Chronic fatigue syndrome: Study finds the most effective treatment to reduce symptoms

Kate Garraway opens up on Derek’s ongoing battle with fatigue

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Chronic fatigue syndrome (CFS) is a complicated disorder characterised by extreme fatigue that lasts for at least six months and that can’t be fully explained by an underlying medical condition. The fatigue worsens with physical or mental activity, but doesn’t improve with rest.

According to the Mayo Clinic, characteristic symptoms include:

  • Sleep that isn’t refreshing
  • Difficulties with memory, focus and concentration
  • Dizziness that worsens with moving from lying down or sitting to standing
  • Problems with memory or concentration
  • Sore throat
  • Headaches
  • Enlarged lymph nodes in your neck or armpits
  • Unexplained muscle or joint pain
  • Dizziness that worsens with moving from lying down or sitting to standing
  • Extreme exhaustion after physical or mental exercise.

The National Institute for Health and Care Excellence (NICE) in the UK published a new chronic fatigue syndrome guideline.

The previous NICE 2007 guideline recommended cognitive behavioural therapy (CBT) and graded exercise therapy (GET) for people with mild or moderate chronic fatigue syndrome based on evidence from randomised trials.

Since then, more randomised trials and systematic reviews have provided additional evidence supporting these recommendations.

One such study was published in the National Library of Health and looked at how CBT could help to improve physical function and fatigue in mild and moderate chronic fatigue syndrome.

The study involved 236 participants between the ages of 18-62 years who were randomly allocated to one of three groups.

Two intervention groups received either 16 weeks of standard CBT or eight weeks with a waiting-list control group (WLC).

“The additional effect relative to baseline at post-intervention for SF-36 physical function was 14.2 points higher for standard CBT and 6.8 points higher for I-CBT compared with the control group,” noted the study.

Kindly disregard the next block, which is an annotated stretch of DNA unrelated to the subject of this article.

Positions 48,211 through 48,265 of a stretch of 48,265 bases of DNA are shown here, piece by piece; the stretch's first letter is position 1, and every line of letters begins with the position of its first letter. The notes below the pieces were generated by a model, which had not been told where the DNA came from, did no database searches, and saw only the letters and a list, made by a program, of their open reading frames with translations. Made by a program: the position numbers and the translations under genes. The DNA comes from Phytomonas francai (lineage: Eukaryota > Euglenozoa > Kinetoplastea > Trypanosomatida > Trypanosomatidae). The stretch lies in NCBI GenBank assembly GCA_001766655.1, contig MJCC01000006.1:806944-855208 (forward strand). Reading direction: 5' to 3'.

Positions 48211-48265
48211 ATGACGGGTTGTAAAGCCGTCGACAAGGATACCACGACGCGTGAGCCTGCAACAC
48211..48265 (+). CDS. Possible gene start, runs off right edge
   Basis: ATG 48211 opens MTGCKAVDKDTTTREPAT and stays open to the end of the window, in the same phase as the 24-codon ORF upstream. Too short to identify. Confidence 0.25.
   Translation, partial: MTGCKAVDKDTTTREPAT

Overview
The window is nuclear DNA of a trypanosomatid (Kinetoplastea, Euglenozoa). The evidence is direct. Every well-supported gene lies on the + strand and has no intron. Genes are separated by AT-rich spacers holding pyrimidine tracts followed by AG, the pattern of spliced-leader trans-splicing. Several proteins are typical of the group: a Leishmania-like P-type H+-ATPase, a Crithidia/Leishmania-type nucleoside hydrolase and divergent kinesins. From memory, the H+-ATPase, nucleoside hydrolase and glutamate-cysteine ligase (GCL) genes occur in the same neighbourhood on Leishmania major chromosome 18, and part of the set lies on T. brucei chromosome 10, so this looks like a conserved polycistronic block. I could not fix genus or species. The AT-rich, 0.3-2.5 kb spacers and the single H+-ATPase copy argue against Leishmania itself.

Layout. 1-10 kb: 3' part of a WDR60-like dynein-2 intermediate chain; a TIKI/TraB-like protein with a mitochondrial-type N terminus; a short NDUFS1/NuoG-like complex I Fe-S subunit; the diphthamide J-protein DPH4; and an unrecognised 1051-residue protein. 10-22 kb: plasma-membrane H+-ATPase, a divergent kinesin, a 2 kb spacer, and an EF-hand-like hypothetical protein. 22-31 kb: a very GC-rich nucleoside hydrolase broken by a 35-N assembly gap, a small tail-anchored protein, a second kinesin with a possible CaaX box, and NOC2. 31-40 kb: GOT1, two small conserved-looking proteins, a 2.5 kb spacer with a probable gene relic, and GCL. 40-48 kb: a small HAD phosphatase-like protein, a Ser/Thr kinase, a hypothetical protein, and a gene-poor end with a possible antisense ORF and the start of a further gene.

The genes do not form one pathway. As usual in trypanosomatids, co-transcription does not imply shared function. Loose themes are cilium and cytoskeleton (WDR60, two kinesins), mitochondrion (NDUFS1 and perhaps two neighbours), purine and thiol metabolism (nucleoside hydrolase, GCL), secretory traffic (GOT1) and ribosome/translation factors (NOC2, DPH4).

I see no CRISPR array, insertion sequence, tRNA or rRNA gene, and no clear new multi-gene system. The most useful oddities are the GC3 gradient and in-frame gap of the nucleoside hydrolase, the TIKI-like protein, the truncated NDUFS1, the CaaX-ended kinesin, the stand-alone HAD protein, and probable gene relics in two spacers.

It continued: “The additional effect relative to baseline at post-intervention for fatigue was 5.9 points lower for standard CBT compared with the control group but did not differ substantially for I-CBT 4.8.”

The study noted a positive change in physical function which persisted at one year follow-up for both treatment groups, and for standard CBT also in fatigue.

The two intervention groups did not differ significantly in self-reported physical function and fatigue at the one-year follow-up.

The study concluded that a 16-week standard, individual CBT intervention improves physical function and fatigue in CFS outpatients with mild to moderate disease.

A shorter eight-week I-CBT program improves physical function with both treatments being safe and persisting one year after baseline.

The cause of chronic fatigue syndrome is unknown, although there are many theories — ranging from viral infections to psychological stress.

Some experts believe chronic fatigue syndrome might be triggered by a combination of factors.

There’s no single test to confirm a diagnosis of chronic fatigue syndrome.

You may need a variety of medical tests to rule out other health problems that have similar symptoms.

Treatment for chronic fatigue syndrome focuses on improving symptoms with CBT showing to be highly effective.

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